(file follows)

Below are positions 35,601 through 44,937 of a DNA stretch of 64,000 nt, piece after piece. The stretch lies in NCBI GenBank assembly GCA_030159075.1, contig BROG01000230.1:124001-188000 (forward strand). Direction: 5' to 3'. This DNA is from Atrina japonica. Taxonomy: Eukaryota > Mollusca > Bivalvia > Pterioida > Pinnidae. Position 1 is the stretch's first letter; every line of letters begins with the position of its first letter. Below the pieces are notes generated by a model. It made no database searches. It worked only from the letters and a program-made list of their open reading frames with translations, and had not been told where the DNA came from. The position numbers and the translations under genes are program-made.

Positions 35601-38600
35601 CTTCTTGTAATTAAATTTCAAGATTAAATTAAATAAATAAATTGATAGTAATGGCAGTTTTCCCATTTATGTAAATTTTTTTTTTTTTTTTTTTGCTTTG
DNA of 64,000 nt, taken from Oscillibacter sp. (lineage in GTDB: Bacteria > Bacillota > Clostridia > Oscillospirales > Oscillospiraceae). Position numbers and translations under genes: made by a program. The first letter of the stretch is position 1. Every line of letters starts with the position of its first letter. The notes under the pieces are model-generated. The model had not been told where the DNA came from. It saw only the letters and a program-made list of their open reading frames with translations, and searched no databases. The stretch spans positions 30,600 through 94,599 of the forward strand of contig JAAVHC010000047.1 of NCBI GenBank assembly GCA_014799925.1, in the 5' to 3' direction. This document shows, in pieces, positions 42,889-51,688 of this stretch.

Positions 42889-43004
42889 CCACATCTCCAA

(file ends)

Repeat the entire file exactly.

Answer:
Below are positions 35,601 through 44,937 of a DNA stretch of 64,000 nt, piece after piece. The stretch lies in NCBI GenBank assembly GCA_030159075.1, contig BROG01000230.1:124001-188000 (forward strand). Direction: 5' to 3'. This DNA is from Atrina japonica. Taxonomy: Eukaryota > Mollusca > Bivalvia > Pterioida > Pinnidae. Position 1 is the stretch's first letter; every line of letters begins with the position of its first letter. Below the pieces are notes generated by a model. It made no database searches. It worked only from the letters and a program-made list of their open reading frames with translations, and had not been told where the DNA came from. The position numbers and the translations under genes are program-made.

Positions 35601-38600
35601 CTTCTTGTAATTAAATTTCAAGATTAAATTAAATAAATAAATTGATAGTAATGGCAGTTTTCCCATTTATGTAAATTTTTTTTTTTTTTTTTTTGCTTTG
DNA of 64,000 nt, taken from Oscillibacter sp. (lineage in GTDB: Bacteria > Bacillota > Clostridia > Oscillospirales > Oscillospiraceae). Position numbers and translations under genes: made by a program. The first letter of the stretch is position 1. Every line of letters starts with the position of its first letter. The notes under the pieces are model-generated. The model had not been told where the DNA came from. It saw only the letters and a program-made list of their open reading frames with translations, and searched no databases. The stretch spans positions 30,600 through 94,599 of the forward strand of contig JAAVHC010000047.1 of NCBI GenBank assembly GCA_014799925.1, in the 5' to 3' direction. This document shows, in pieces, positions 42,889-51,688 of this stretch.

Positions 42889-43004
42889 CCACATCTCCAA